Power to the People: Is it time for FIFA to become Democratic?

Accountability and football in England go together like Michael Bolton’s voice and opera: badly.

You can count on one finger the amount of people who are accountable to lovers of the beautiful game and even then you’d struggle to work out who. There are those who should be accountable, but they wriggle under so many protective layers of self interest that to find them is nigh on impossible.

How has it come to this? Football is a national treasure and it could be argued the national treasure. Why do we treat it so badly? The answer lies in corridors and rooms you have no access to.

There’s a chance that those in power are accountable to the government, but the lines are so hazy that it’s pointless debating whether they are or not. And in any case, what use would it be if they were? The stark fact is that the controllers of football seem so detached from the hopes, fears and demands of fans that the game is in danger of being choked to death. Inviting letters isn’t really enough, is it?

Accountability is more than just listening to the ‘voices’ of fans. It is about justifying what you have done and what you intend to do. When was the last time a man in a suit representing football appeared to have interests other than his own beyond the soundbites and fluff? Is it time for the leaders of football to be voted in? Absolutely!

At FC Barcelona the fans decide who runs the club. It hasn’t always avoided self interest at the top, but it has put the power of choice into the fans hands. Only recently the vote-of-no-confidence against Joan Laporta flexed Barca’s muscle of democracy brilliantly, no matter how misguided it was. It proved that the President was only as powerful as the bloke with a cold hot dog squeezed into one of the stadiums plastic seats. Presidencies of Barca have to keep on top of things if they want to keep running the club. Complacency is beaten down. The result is a slick machine that rarely fails.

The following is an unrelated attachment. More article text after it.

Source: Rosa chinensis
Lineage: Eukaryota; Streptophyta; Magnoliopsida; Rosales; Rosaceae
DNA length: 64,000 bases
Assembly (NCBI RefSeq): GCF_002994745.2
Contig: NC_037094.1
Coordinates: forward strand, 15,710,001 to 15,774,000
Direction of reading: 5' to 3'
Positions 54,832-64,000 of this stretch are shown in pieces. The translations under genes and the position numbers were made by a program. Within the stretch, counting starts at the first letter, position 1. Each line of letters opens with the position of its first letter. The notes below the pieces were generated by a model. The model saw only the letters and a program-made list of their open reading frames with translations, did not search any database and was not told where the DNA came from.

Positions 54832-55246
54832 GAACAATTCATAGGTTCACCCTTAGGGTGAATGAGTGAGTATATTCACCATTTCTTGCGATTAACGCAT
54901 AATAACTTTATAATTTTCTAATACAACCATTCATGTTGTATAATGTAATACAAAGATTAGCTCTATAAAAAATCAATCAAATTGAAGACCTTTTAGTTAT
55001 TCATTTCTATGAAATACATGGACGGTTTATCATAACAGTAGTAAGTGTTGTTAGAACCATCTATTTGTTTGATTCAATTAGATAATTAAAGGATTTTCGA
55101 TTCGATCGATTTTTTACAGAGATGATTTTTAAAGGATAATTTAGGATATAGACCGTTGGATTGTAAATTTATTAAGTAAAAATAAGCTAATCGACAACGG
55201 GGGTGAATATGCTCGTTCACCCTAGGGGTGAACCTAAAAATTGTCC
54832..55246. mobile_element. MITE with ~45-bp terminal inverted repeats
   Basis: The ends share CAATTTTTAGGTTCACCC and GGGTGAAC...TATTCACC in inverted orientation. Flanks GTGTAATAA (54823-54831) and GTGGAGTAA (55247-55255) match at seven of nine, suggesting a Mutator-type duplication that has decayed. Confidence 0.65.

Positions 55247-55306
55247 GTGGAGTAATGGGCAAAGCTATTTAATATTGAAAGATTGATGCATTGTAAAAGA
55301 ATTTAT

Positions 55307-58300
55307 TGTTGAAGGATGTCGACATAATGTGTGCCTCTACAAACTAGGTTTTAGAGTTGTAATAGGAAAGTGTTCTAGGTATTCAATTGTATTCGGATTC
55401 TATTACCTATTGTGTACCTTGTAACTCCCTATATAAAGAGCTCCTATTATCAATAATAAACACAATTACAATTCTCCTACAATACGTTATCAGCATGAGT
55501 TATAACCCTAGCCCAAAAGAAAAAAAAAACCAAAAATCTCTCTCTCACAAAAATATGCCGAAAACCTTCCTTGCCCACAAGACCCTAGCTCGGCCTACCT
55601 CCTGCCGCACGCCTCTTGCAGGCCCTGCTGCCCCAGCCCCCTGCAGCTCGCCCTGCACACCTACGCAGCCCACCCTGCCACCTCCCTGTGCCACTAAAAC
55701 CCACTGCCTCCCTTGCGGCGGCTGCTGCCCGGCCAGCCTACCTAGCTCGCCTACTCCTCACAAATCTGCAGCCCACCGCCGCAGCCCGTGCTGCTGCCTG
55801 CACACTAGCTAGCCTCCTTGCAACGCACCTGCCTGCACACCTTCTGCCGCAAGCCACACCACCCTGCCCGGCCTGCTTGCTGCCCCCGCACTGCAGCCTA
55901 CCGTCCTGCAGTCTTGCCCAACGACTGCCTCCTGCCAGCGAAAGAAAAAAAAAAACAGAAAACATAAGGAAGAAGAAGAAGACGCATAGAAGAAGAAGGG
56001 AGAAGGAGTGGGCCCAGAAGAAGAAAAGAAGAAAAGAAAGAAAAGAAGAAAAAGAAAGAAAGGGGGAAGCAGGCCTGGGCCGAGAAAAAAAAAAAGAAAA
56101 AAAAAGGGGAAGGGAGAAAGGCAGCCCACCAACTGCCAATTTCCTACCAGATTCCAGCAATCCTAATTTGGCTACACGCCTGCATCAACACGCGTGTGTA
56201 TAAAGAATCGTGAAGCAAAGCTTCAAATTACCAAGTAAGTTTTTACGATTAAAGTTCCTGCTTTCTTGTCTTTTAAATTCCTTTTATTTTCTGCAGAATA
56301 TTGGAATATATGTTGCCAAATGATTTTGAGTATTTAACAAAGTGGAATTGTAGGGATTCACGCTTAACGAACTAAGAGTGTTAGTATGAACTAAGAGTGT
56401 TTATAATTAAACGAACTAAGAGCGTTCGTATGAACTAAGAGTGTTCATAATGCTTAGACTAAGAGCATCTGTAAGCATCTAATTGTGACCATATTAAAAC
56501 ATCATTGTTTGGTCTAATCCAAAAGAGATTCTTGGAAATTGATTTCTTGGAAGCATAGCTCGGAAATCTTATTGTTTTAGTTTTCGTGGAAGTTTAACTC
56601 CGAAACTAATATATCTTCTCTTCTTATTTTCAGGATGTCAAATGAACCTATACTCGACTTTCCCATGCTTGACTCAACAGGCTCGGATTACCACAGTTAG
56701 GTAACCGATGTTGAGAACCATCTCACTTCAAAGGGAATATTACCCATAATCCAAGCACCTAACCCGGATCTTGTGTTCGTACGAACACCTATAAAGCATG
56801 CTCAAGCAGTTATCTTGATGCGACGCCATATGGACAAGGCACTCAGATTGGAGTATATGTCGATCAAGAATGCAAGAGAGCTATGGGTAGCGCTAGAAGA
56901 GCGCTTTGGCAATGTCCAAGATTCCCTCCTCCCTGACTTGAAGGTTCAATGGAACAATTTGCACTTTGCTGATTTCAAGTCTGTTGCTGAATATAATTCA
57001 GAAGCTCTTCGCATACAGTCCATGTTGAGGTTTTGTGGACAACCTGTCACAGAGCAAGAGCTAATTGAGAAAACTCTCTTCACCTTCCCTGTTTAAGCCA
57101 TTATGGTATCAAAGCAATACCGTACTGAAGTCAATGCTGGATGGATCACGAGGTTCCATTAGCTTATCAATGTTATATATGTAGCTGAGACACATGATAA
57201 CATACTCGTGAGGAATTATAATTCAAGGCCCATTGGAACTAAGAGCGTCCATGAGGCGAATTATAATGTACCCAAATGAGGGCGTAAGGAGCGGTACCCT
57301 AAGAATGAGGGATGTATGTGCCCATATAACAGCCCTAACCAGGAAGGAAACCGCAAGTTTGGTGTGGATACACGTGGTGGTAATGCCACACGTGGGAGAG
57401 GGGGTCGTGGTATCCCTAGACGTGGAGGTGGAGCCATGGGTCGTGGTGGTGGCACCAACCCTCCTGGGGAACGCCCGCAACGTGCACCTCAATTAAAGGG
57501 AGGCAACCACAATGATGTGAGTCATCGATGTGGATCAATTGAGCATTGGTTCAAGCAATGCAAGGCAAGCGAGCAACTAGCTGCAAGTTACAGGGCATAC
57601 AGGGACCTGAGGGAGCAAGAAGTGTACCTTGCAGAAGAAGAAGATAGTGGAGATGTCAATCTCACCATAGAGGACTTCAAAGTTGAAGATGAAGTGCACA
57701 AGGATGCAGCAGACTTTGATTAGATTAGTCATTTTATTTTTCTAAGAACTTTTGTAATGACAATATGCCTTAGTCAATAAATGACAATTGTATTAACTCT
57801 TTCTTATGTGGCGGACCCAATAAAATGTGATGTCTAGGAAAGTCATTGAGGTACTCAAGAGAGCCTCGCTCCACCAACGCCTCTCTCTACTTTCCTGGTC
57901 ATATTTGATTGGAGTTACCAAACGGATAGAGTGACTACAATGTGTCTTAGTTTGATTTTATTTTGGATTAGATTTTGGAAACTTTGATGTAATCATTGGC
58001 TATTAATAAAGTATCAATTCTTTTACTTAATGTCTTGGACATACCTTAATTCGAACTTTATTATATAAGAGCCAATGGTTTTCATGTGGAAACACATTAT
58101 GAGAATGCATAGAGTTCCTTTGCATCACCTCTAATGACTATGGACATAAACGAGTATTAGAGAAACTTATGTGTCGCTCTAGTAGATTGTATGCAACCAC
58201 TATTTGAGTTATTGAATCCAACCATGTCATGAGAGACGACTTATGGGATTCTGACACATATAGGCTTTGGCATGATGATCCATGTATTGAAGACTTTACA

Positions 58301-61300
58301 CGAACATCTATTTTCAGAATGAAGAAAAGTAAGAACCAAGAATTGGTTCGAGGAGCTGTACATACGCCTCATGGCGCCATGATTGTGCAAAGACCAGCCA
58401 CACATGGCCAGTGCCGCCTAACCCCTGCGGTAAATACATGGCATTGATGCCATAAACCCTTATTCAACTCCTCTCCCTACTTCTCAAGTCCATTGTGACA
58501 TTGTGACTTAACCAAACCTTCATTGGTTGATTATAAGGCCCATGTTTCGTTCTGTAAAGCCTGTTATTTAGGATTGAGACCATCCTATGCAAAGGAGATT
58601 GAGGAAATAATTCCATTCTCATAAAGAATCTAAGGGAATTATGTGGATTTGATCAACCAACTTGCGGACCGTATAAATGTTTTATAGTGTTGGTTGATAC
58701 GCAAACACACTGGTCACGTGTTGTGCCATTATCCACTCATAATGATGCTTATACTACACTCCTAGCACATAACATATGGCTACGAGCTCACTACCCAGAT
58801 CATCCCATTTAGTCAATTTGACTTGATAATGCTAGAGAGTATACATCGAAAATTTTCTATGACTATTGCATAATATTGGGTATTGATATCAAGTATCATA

This is exactly how it should be at the FA. In fact, this is definitely how it should be at FIFA too. Why do men with agendas you have no control over decide the destiny of the people’s game? What right do they have to make decisions on your behalf? The answer is none. These bodies have become untouchable blimps. A voted-in President and board is the future.

Where this utopia of a democratically empowered world game falls apart is in the reality of actually changing the status quo. No one at the FA or FIFA is actually going to tear up the statutes and break down the walls of comfort, are they? Also, who is going to challenge them? A mass rebellion could seal it, but that just isn’t going to happen. Somebody like Franz Beckenbauer, Pele or Bobby Charlton could maybe bring the house down if they really wanted to, but that’s not likely – is it?

Sepp Blatter could go from zero to hero in a day if he took the bull by the horns and burned the big FIFA book of how-it-is and turned football’s governing body into a democratic operation. He won’t and neither will whoever is in charge at the FA. The same old plodding organisations will keep voting themselves in until the end of time. They could argue that they represent the professional game and therefore are out of reach from the minions, but without the minions, there would be no professional game.

Back in the days when football was being devised and created it needed a unilateral decision making process simply to become established. These were the days when men wore pocket watches, morning coats and saluted the empire. There is no denying that The FA and FIFA were visionary projects that have given so many positives, but that was then.

Now they need to adapt if football is to grow. The Internet means that we are all better informed and can make instant choices. We are in a position to dictate how our game develops. WE are a real and vibrant part of the equation. We should be able to decide who runs the game we love, shouldn’t we?

Until we can, listening to the powers-that-be dictate the way our game grows (or not) will continue to be just as excruciating as listening to Michael Bolton murder opera. Can we keep our fingers in our ears forever and pretend it isn’t happening?

Did Andorra secure a moral win?
Egg and chips - por favor grasos


  1. RUtalking2me? 7 September, 2008
  2. BD Condell 8 September, 2008
  3. Tee Gee 18 September, 2008